Reishi is a polypore mushroom, growing in damp, dark forests and the occasional
rotting log. Modern demand has forced its cultivation in Japan, China and the
United States which is promising for the wild stands of Reishi
5) Function: ganoderma lucidum can anti-tumor, protect liver, activate heart and
blood vessel functions, anti-aging, anti-nerve weakness, anti-hypersusceptibility,
treat high blood pressure, treat diabetes, is helpful to treat chronic bronchitis
and bronchia asthma, and can beautify (!)
6) Application: beverage, function food, medicine and supplement food
0 Replies
 
Green Witch
 
  1  
Reply Sun 23 Sep, 2007 07:17 pm
littlek wrote:
Anyone have any idea what it might be?

http://i72.photobucket.com/albums/i175/Gigipix/2007sep_trailthingssmall.jpg


Looks like some past prime medicinal Reishi mushrooms. Were they growing on dead or decaying hemlock? I believe hemlocks are their only host.

Here's another picture:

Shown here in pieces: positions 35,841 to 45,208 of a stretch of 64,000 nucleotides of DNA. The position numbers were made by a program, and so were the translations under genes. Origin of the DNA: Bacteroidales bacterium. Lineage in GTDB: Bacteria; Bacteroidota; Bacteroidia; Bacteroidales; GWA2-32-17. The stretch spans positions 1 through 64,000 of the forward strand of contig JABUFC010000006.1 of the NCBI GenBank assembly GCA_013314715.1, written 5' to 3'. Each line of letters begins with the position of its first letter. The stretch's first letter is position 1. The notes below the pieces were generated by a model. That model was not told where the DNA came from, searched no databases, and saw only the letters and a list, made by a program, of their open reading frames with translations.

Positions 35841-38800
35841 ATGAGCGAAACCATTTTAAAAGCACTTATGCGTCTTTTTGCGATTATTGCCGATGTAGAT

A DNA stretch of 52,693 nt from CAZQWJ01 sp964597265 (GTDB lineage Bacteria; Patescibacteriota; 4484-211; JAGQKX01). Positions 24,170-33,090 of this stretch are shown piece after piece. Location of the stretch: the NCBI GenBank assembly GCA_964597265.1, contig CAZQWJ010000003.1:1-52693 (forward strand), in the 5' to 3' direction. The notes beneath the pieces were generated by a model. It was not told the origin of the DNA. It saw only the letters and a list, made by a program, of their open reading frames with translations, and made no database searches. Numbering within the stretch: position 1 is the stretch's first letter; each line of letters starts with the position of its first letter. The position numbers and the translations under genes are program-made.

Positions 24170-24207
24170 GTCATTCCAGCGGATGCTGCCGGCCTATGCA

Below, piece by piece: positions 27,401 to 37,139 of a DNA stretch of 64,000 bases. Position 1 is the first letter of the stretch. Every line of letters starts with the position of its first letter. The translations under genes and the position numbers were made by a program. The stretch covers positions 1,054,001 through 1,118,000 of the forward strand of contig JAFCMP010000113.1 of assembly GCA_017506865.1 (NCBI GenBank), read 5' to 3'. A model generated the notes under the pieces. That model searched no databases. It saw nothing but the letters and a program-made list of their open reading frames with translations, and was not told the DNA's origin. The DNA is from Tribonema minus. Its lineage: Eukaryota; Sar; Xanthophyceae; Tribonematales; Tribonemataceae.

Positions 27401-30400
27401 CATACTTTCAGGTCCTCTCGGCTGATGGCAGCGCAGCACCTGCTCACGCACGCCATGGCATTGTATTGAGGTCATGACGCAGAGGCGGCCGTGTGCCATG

http://img.alibaba.com/photo/51258557/Reishi_Mushroom_Extract.jpg
0 Replies
 
littlek
 
  1  
Reply Sun 23 Sep, 2007 07:19 pm
This is the funky, rubbery one we posted?
0 Replies
 
Green Witch
 
  1  
Reply Sun 23 Sep, 2007 07:19 pm
So Dag, are we psychic twins? I was hunting for that photo the same time as you and then my phone rang. I hit post after the call.
0 Replies
 
littlek
 
  1  
Reply Sun 23 Sep, 2007 07:20 pm
Damn, I promise I'll always take zoomed out shots of the mushroom culture from now on!
0 Replies
 
dagmaraka
 
  1  
Reply Sun 23 Sep, 2007 07:31 pm
Green Witch wrote:
So Dag, are we psychic twins? I was hunting for that photo the same time as you and then my phone rang. I hit post after the call.


Dang! We must be, since that is also one of the MANY pictures of reishi that are out there.

btw, i do believe it was growing on a submerged log, yes.